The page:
Monza preview: Williams

Monza is home to some of the most passionate fans in Formula One. The Italian Grand Prix was first held during the inaugural Formula One season in 1950 and has been on the calendar ever since. Four times during a single lap the Williams FW37 will exceed 195mph due to the circuit’s layout. Monza’s history surrounds the circuit with corner names linking back to past greats and the original banking from the 1950s is ever-present. Monza hosts the last visit to Europe for the Formula One fraternity before it heads to sunnier climes. The Italian Grand Prix has had six Williams victors, with Felipe Massa securing an emotional podium in 2014 in front of the tifosi.

Rob Smedley:
“Monza is a specialist circuit and, like the rest of the teams, we will be taking a dedicated aero package. It’s a great circuit and a challenge for both engineers and drivers to get right. There are some very high speed straights with big braking zones with some fast and medium speed corners too. Ascari is a real challenge and Parabolica needs a good front end which fortunately the FW37 has. It’s a test for the drivers as they will have the lowest drag set-up of the year which takes time to get used to during the first Friday session. Last year we were on the podium so we look to replicate that performance and carry on outscoring our closest competitors. Italy is fantastic and the fans give the team a great reception, despite being a completely British team and of course the tifosi are some of the most passionate fans in sport.”

Felipe Massa:
“Monza is one of the best circuits to drive – the layout is quick with some very fast corners. The local area is fantastic with good weather, great food and fans who are very passionate about Formula One. There is a lot of history at the track and as a team we have had some good results there, including our podium last year. Standing on the Monza podium is very special and I’m lucky enough to have a lot of supporters in Italy. Our car should be suited well to the characteristics of the circuit but we will have to work hard to make sure that we leave Italy with a good result.”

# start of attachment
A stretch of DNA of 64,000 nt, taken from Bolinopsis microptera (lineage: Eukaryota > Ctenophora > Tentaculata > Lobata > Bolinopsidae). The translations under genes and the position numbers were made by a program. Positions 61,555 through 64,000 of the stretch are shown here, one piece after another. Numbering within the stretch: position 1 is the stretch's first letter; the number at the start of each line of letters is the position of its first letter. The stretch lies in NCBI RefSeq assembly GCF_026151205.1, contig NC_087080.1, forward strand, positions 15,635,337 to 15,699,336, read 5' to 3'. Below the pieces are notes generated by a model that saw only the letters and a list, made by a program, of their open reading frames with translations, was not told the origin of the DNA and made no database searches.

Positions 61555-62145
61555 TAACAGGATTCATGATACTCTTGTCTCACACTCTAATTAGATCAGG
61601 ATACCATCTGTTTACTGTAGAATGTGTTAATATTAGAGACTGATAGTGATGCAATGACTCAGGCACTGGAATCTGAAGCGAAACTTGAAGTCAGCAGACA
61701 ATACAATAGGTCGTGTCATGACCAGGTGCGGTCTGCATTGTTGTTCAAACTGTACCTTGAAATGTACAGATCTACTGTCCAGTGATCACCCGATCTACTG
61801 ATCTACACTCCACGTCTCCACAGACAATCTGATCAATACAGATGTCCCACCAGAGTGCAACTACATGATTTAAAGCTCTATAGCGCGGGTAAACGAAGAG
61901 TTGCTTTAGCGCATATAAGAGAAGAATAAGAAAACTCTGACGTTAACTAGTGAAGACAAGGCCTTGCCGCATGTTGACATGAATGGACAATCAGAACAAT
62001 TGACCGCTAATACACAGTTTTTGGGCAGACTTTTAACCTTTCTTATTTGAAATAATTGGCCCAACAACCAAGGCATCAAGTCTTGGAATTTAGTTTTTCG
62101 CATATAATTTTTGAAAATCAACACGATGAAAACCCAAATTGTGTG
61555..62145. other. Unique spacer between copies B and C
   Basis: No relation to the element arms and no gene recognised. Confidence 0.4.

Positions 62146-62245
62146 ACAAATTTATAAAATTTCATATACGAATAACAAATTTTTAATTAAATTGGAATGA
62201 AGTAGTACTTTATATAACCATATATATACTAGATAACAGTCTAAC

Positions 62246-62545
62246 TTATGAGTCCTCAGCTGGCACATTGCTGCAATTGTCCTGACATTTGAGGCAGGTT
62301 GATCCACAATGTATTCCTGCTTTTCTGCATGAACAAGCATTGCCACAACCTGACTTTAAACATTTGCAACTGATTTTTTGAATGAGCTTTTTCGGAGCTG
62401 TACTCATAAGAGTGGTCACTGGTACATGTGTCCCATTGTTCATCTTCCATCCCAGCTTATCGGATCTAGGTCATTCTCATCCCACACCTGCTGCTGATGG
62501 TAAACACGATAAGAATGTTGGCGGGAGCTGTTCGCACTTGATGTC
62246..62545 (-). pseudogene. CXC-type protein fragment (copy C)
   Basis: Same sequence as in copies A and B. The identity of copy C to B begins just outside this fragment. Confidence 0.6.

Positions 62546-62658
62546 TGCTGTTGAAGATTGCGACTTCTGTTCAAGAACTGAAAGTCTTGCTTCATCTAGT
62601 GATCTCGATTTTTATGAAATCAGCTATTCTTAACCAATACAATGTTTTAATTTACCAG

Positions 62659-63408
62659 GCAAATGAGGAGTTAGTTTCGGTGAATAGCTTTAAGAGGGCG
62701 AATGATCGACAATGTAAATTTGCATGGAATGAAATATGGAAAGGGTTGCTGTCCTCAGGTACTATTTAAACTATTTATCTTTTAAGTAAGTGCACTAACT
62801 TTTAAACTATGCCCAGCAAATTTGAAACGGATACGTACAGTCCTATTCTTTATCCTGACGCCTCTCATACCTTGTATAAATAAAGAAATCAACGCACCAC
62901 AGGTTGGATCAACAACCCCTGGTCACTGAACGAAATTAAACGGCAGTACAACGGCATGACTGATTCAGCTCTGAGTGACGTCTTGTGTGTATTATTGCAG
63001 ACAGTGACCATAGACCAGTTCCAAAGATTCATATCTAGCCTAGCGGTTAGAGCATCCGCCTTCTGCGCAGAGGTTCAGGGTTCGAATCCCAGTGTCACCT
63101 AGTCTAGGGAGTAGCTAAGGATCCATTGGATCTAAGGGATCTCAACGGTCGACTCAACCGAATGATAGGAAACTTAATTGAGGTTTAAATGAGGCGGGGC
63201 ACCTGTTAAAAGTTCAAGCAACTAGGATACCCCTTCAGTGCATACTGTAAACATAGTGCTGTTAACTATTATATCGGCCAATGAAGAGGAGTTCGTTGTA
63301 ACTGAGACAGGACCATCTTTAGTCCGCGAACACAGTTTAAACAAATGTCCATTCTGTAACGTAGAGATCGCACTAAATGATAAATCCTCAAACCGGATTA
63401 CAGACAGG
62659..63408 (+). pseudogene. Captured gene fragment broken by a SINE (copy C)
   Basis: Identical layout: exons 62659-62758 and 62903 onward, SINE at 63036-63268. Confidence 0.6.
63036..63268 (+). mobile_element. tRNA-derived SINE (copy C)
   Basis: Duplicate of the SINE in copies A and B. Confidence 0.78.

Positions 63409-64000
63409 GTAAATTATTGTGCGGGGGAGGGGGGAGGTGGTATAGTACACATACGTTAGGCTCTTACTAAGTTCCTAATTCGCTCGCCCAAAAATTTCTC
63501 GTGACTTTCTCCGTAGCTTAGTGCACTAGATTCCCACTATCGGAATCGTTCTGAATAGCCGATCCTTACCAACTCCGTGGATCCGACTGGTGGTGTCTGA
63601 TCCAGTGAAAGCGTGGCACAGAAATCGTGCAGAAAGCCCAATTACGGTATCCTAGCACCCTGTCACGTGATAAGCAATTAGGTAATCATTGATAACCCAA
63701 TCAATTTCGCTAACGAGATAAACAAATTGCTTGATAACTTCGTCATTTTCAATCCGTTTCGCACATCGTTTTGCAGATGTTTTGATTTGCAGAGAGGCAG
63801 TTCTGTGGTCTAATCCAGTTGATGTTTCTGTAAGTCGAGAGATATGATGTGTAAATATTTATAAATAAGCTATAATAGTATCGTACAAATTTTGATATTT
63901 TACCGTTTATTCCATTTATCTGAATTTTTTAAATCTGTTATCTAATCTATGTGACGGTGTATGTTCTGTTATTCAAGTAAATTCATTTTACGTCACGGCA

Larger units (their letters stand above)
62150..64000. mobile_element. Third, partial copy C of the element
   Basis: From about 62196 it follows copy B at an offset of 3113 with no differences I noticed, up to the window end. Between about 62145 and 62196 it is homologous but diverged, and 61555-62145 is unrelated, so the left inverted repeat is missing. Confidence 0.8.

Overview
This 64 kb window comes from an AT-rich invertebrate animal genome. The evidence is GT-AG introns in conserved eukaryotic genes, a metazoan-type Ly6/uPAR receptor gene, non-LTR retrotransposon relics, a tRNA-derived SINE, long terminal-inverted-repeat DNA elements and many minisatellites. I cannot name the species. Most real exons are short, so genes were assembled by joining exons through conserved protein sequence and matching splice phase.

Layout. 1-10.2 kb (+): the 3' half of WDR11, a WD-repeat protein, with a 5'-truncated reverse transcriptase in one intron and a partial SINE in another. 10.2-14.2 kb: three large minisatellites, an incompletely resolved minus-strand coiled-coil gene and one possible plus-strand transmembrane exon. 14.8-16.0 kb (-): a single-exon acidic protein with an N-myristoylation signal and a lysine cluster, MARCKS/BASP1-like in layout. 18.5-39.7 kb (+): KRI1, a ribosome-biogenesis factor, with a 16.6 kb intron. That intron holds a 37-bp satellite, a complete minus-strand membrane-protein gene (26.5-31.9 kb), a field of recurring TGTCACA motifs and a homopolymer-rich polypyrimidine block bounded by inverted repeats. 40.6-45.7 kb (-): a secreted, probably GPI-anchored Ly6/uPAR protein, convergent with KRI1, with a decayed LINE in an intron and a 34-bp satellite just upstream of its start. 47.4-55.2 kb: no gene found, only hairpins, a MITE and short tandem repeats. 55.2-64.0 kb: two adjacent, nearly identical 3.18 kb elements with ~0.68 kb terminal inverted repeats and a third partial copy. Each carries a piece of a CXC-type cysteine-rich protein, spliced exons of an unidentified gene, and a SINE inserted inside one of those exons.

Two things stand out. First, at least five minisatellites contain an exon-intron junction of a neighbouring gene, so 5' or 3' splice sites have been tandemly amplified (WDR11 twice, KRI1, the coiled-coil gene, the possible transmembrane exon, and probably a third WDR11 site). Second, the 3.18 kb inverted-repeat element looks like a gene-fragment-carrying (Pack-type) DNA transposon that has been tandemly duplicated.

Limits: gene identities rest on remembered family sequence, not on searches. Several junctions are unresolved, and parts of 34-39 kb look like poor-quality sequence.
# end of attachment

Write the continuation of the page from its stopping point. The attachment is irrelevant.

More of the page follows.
Valtteri Bottas:
“I always look forward to racing in Monza. It’s an old school track with a lot of history and is one of the fastest circuits on the calendar which gives you a real buzz when driving. It requires a low downforce set-up from the car which should be good for us. The passionate fans also make the weekend a special one. We are aiming for a strong weekend here. We have learnt from our mistakes and will bounce back even stronger!”

The new F1 racing year

This year’s season-opener has the added excitement of being the first race for the brand new 1.6-litre power units.

It’s sure to be an unpredictable weekend at Albert Park and one wonders how many cars will make the finish line on Sunday evening; when Melbourne first hosted the Australian Grand Prix in 1996, only 11 cars reached the chequered flag.

Irrespective of what happens on the track, the F1 circus loves racing in Australia. The laid back vibe, the passionate and knowledgeable fans and the chance of some sunshine after the European winter all add to its appeal. As for Melbourne: what a city!

Williams last won this race in 1996 and the team hopes to kick off its new partnership with Mercedes-Benz HPP with another strong result. Says Rod Nelson, Williams’ Chief Test and Support Engineer:

“It’s a street track so we expect a large increase in grip through the weekend as the Pirelli rubber goes down, and as we often see at other temporary tracks it’s also quite bumpy.

“There’s a high probability of a safety car in the race – usually it’s about a 50 per cent chance around here.

“The weather can also be quite changeable as it’s the end of the Australian summer, and with the circuit being less than 1 km from the sea this can have a large effect. The race also starts late in the afternoon so visibility can become an issue for the drivers as the sun goes down.”

It’s been a very busy winter for Sahara Force India. Adds Team Principal, Dr Vijay Mallya:

“It’s been a massive challenge, especially for a smaller team like ours. That was why we put so many plans in place early last year to be ready for what has become a very different Formula One. All the hard work has paid off, but it has been a very steep learning curve and a huge undertaking to get where we are today.